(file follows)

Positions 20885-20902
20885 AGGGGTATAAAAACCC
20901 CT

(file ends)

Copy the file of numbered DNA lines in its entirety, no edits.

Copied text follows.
Positions 20885-20902
20885 AGGGGTATAAAAACCC
20901 CT